Theory of Computation is a text for the first course in theory, required for an undergraduate degree in Computer Science or taken by students in related areas such as Mathematics. You can use it as a main text, as a supplement, or for independent study.
Download the current version for free.
Here is the current book draft, as well as a draft of the answers to exercises. This book is now at version 0.92. (The compilation date is inside the front cover.) I greatly appreciate feedback, including bug reports; my email is at the top of the page.
A few of the figures are animated. You can get along fine without the animations but to run them you need a PDF reader that supports this. The only one that I know of is Adobe Reader.
If you are into LaTeX then you may be interested in the source repository. This is useful for folks who like the book but want to make small adjustments, such as adding a topic subsection.
Development and corrections are an important part of the current work.
Although the book has many exercises, if you can share some that would be great. Particularly welcome are easy exercises. (I write answers to all exercises because it greatly improves the development, as I see what students need to know in order to do the exercises. When I have a suitable document I will post them. Eventually I would like to also put them in a platform such as WeBWorK, Moodle, or Canvas.)
After the answers to all exercises I will next develop a set of Jupyter notebooks so that students work through the presented concepts in code. For instance, working with code to enumerate Turing machines has more effect, pedagogically, than an abstract approach.
This text is Free. Use it under either the GNU Free Documentation License or the Creative Commons Attribution-ShareAlike 2.5 License, at your discretion.
I have done my best to incorporate only materials whose license allows me to share them. If I have made a mistake then I apologize; please contact me at the email at the top of this page.
For bookstores: thank you for being concerned about my rights. I give instructors permission to make copies of this material, either electronic or paper, and give or sell those to students.
For instructors who want to modify the text.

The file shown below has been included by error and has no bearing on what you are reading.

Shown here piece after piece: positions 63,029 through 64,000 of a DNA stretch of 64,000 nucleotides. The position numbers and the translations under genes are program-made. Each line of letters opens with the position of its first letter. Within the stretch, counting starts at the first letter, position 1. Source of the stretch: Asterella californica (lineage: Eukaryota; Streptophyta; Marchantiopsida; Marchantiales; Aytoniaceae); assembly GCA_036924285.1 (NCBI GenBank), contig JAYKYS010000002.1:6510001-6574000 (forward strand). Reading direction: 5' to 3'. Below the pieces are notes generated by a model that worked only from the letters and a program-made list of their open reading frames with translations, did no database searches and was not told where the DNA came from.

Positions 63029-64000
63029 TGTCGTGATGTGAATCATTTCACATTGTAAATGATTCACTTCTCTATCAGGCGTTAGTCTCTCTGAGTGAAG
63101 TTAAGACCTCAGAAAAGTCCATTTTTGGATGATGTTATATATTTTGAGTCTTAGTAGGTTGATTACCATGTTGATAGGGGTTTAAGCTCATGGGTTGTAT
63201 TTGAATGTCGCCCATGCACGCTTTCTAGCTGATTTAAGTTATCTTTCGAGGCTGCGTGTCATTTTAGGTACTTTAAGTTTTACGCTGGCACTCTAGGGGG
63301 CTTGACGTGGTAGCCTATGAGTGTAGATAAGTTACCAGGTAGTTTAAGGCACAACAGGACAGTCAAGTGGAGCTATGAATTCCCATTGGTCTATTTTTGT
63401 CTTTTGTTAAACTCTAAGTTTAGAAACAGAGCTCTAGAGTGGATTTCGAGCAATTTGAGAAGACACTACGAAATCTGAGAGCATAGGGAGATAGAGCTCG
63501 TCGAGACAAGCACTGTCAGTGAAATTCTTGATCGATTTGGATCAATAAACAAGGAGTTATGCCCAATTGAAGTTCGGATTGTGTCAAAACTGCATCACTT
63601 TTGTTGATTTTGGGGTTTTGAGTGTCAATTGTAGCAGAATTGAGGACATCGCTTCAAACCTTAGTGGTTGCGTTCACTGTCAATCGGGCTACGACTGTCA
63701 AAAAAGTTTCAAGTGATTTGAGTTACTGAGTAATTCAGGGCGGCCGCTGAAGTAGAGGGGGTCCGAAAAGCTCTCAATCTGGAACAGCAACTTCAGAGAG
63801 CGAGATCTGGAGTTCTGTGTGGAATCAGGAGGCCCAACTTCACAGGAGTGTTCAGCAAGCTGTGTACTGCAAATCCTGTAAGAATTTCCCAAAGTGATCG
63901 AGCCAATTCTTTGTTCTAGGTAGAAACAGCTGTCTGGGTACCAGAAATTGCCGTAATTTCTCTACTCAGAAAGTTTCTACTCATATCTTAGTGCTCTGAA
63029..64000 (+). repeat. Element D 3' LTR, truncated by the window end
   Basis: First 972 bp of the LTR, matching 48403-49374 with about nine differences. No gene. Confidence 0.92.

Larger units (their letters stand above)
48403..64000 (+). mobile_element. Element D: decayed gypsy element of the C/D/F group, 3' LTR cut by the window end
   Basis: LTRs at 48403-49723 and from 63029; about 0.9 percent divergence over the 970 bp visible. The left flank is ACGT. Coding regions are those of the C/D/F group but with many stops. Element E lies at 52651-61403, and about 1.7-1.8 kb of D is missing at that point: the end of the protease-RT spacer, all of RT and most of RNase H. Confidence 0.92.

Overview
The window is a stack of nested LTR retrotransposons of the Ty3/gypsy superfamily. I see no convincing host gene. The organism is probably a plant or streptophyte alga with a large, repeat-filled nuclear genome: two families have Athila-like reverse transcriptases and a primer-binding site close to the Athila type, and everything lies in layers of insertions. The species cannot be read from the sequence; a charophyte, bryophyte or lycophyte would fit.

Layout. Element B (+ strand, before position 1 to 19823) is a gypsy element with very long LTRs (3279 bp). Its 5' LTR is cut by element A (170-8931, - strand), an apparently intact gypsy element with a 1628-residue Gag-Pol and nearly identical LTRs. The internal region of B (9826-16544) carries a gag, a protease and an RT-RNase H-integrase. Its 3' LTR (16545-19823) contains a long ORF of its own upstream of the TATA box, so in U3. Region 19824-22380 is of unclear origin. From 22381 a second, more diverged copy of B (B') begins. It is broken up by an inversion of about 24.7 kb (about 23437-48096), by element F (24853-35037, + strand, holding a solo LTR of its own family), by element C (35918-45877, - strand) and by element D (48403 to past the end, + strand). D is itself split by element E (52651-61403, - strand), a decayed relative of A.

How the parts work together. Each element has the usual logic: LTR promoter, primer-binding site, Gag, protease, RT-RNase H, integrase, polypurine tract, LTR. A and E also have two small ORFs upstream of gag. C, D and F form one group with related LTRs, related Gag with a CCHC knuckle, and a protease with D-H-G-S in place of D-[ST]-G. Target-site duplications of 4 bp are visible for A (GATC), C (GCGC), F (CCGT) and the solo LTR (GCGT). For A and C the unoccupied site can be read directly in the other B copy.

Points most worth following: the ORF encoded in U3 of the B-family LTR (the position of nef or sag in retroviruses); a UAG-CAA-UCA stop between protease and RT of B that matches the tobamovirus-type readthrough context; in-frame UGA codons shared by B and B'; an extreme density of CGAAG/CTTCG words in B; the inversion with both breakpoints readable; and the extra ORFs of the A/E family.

Please, feel free.
But as a favor I ask that you
include a statement about your modifications.
That way people making reports know who to write.
Putting something like this on the cover would be great: \fbox{\parbox{0.75\textwidth}{The material in the appendix on induction has been added by Professor Jones of UBU. For any reports about this material contact \url{sjones@example.com}.}}
And if you want to share back your changes, please
contact me.
I am glad to hear from both teachers and students. I find suggestions helpful, especially bug reports. I save these and periodically revise.
If you have something larger that you are able to share back, such as an end-of-chapter Topic, then I'd be most interested to see it. Of course I reserve the ability to include it, edited or not. I gratefully acknowledge all the contributions that I use (or I can keep you anonymous).
In particular, I would welcome exams or problem sets. If you could contribute your TeX or LaTeX source that'd be great because then instructors could cut and paste.
I would also welcome contrbutions related to the emerging electronic tools. For instance, if you have sets of questions that are suitable for Moodle quizzes and that you could share with other users of this book then write me and we can see about making them available. The same holds for WeBWorK problem sets.
My email is at the top of this page.
I have two other books that you may like. These are also Freely available. My Linear Algebra text has been widely used for many years, and comes with complete answers to all exercises, Beamer slides for classroom use, and a lab manual. My Introduction to Proofs text is for a proofs course taught using the Inquiry-Based method (sometimes called the Discovery Method or the Moore method).
You may also like my Cheat sheet for LaTeX math, aimed at undergraduates but useful for anyone.
This site Joshua is located in the Mathematics and Statistics Department of Saint Michael's College in Colchester, Vermont USA.
Open Source software is a great idea. This project would not have gotten done without it.
(Credit for the logo to Matt Ericson.)